Implementing a CMMS System? Here are 5 Tips for a Successful Integration

by Emily on June 6, 2017

in Articles

A computerized maintenance management system CMMS can minimize maintenance costs like labor and parts. CMMS supports better predictive maintenance to reduce capital expenditures like equipment that wears out. And, when it is unsuccessfully integrated into the workplace, it becomes a burden on already overburdened maintenance personnel and a hindrance to getting the job done. Here are five tips for a successful CMMS integration.

Choose Software with the Scope You Require

Don’t select a CMMS system based on price alone. Select a system that provides the functionality you need, such as predictive maintenance based on runtime instead of simple calendaring, reporting that meets industry standards like those set by the ISO your facility may be required to follow, and document management, if that is an issue for your staff. Choose a CMMS system that runs with the resources you have, or else it will be a failure. Just as your production suffers when they run out of necessary supplies, you’ll see maintenance management fail if there are only two or three tablets with the necessary access to enter data to the CMMS.

Look at the maintainability of the CMMS system itself. Is it going to be maintained by the CMMS vendor, or will that work fall to you? How easy will it be to maintain the CMMS tool as operating systems on your servers or work computers change? If you use SAP or another ERP or MRP system, will the vendor keep up with those changes so that the links between the CMMS and other business systems aren’t broken?

Plan the Implementation

Plan the CMMS system implementation to eliminate as much work to be done by maintenance staff as possible. For example, someone other than your maintenance staff should enter the history of past repairs manually if the CMMS system cannot accept an import from whatever system currently contains that information. Don’t ask a tech to spend time scanning manuals and typing up work procedures, but instead have the user manuals and troubleshooting guides scanned and uploaded if not imported from your existing document management system.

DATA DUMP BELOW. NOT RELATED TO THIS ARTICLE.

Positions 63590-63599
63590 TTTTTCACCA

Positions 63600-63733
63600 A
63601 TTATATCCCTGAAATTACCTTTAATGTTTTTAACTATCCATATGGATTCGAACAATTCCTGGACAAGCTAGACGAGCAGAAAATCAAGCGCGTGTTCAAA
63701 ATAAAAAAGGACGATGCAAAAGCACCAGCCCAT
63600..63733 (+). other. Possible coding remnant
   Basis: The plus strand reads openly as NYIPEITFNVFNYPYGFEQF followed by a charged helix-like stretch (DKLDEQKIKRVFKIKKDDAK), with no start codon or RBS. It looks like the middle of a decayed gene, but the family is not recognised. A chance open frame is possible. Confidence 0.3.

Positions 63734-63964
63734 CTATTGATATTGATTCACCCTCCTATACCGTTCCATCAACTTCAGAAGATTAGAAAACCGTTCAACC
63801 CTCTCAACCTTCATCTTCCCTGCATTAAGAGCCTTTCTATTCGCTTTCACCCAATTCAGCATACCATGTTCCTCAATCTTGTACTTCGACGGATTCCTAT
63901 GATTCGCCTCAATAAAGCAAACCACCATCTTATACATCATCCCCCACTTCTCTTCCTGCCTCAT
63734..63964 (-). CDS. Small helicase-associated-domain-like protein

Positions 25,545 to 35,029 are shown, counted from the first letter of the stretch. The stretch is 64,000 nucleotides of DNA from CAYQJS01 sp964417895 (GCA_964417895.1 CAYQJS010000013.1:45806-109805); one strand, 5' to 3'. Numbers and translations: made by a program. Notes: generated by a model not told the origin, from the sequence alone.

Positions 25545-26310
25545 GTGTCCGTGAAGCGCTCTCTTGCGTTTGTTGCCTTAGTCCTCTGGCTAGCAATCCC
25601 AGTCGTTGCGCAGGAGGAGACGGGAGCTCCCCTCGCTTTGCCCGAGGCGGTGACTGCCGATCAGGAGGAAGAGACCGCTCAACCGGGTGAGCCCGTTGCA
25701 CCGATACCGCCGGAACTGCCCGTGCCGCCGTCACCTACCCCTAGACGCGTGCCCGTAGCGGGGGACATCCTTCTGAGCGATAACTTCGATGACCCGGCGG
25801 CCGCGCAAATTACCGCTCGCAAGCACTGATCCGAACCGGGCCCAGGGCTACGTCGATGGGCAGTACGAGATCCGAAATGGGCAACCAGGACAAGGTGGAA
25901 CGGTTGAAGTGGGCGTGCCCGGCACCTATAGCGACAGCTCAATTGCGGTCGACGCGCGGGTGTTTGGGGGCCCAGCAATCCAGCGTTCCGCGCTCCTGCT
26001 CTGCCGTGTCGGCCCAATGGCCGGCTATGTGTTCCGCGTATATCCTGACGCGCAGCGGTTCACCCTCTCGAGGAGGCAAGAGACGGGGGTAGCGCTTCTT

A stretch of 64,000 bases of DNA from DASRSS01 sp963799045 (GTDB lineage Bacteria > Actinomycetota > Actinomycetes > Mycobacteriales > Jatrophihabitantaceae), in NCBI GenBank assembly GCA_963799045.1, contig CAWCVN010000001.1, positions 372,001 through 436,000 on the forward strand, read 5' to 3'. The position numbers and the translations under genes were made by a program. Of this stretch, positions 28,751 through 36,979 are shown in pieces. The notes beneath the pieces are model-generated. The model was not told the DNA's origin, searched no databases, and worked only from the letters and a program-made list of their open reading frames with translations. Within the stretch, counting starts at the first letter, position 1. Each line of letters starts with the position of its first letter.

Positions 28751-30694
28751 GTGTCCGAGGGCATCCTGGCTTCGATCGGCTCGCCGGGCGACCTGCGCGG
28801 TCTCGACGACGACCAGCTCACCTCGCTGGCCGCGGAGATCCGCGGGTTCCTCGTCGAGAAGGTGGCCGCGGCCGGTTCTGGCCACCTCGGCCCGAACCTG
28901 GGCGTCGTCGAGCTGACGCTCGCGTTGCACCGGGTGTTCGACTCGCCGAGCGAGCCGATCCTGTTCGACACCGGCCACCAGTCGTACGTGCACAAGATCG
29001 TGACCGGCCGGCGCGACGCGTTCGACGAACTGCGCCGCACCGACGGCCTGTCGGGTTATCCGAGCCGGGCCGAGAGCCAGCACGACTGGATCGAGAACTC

Plan the implementation to not disrupt operations, such as bringing in extra talent or authorizing overtime so that maintenance staff can attend training on how to use the CMMS tool without sacrificing ongoing production needs.

Verify that the CMMS works as required, such as when it feeds data to external sources. A CMMS that says to order a “light bulb” or “bulb model number 1234” can yield very different results when purchasing is confused. The problem is compounded when purchasing doesn’t get clear results on part numbers, serial numbers, cage codes and vendor names. If the part information is maintained in the CMMS separately from your ERP/MRP system, determine who will be responsible for maintaining this critical information. Note – it isn’t the responsibility of the maintenance manager to keep up with the vendor drawing revision letters and serial numbers.
Determine who will do data entry into the CMMS on a routine basis. Will each tech enter their own completed work orders, or will someone in dispatch do this data entry? Who is responsible for running reports for management? Who will periodically review breakdown history and decide when you should stop repairing and plan on replacing equipment?